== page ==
Nigeria to be “free of Ebola” in less than a week

In only less than a week Nigeria will officially be declared Ebola free after successfully containing the disease that has so far killed 4,000 people. Of the 20 people that have been infected in the country, eight people have died and there no new cases have come up since September.

The World Health Organisation (WHO) had placed Nigeria in a 42 day period to confirm that the outbreak is more in Nigeria, and the country is only less than a week from completing it.

The Ebola outbreak had started for Nigeria in July, when Liberian-American Patrick Sawyer collapsed in the arrivals hall of Lagos airport, exposing 72 plane passengers, the airport and hospital patients to the disease.

He was taken to the First Consultants Medical Centre, and was effectively quarantined, despite pressure from the Liberian ambassador and 11 workers being infected by the virus, four of them dying.

From that moment on, Nigerian authorities raced to trace anyone that may have had contact with those infected, including an emergency presidential decree allowing officials to access mobile phone records and law enforcement agencies to track people down.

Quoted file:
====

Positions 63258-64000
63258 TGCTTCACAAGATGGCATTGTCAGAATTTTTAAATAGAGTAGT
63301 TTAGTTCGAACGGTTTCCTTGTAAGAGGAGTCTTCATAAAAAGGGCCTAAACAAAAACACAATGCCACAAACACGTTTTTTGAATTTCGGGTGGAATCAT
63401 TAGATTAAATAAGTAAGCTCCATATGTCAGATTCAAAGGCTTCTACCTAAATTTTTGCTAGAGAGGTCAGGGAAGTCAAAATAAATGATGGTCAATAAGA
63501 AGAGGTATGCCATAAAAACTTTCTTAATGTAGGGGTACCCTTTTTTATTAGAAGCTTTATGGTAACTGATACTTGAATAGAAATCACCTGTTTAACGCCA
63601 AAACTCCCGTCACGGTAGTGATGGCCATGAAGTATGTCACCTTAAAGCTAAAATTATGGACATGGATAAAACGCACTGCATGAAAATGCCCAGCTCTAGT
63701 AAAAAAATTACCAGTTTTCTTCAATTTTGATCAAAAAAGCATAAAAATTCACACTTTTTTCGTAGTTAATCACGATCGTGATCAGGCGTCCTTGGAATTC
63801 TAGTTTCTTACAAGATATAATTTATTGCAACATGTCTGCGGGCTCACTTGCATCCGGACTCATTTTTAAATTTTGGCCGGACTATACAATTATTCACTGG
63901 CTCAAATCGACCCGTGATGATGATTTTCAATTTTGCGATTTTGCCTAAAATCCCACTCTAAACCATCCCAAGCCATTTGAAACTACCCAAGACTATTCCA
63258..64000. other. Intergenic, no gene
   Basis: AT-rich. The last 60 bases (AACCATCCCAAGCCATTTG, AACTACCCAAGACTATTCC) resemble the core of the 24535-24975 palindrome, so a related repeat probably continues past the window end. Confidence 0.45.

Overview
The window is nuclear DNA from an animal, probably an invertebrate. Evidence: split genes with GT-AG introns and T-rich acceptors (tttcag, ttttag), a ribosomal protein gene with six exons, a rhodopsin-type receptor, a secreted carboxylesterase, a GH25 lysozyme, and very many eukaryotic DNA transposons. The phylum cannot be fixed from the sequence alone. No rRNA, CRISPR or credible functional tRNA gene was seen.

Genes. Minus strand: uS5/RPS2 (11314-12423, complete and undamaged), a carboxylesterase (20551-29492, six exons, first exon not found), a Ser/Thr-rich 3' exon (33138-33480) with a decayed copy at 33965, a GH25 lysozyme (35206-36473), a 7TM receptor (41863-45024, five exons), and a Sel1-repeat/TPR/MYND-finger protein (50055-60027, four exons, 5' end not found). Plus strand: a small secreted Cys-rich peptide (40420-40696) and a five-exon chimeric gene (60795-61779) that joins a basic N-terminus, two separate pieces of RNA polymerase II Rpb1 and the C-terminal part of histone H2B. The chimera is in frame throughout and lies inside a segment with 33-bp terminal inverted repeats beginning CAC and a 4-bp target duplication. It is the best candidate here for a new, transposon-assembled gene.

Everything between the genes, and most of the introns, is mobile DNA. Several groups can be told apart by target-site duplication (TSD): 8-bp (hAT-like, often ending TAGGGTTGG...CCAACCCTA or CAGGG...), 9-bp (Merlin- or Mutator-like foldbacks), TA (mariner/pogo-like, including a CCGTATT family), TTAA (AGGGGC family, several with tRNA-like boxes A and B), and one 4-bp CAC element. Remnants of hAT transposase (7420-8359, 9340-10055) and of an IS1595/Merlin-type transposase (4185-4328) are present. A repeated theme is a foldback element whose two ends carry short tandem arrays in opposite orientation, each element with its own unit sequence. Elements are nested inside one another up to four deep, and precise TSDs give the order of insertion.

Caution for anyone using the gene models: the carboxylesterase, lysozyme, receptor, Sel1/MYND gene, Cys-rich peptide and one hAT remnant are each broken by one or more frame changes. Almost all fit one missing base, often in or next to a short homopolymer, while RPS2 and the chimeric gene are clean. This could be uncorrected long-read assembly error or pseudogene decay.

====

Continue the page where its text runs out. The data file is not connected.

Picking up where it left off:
900 people in total- 361 in Lagos and 529 in Port Harcourt were monitored for symptoms for 21 days, during which they were required to give health authorities updates about their health twice a day. Any who weren’t feeling well or failed to give an update was checked on.

Almost all institutions in Nigeria pulled together to control the outbreak, an example being the Port Health Services keeping close contact with airlines to ensure outbreak notifications were made and the Ministry of Health activated an Ebola Incident Management Centre to lead the national response.

Dr Tom Frieden, director of the US Centres for Disease Control and Prevention has shown praise for Nigeria’s response to the outbreak.

“Although Nigeria isn’t completely out of the woods, their exclusive response to a single case of Ebola shows that control is possible with rapid, focused interventions.”

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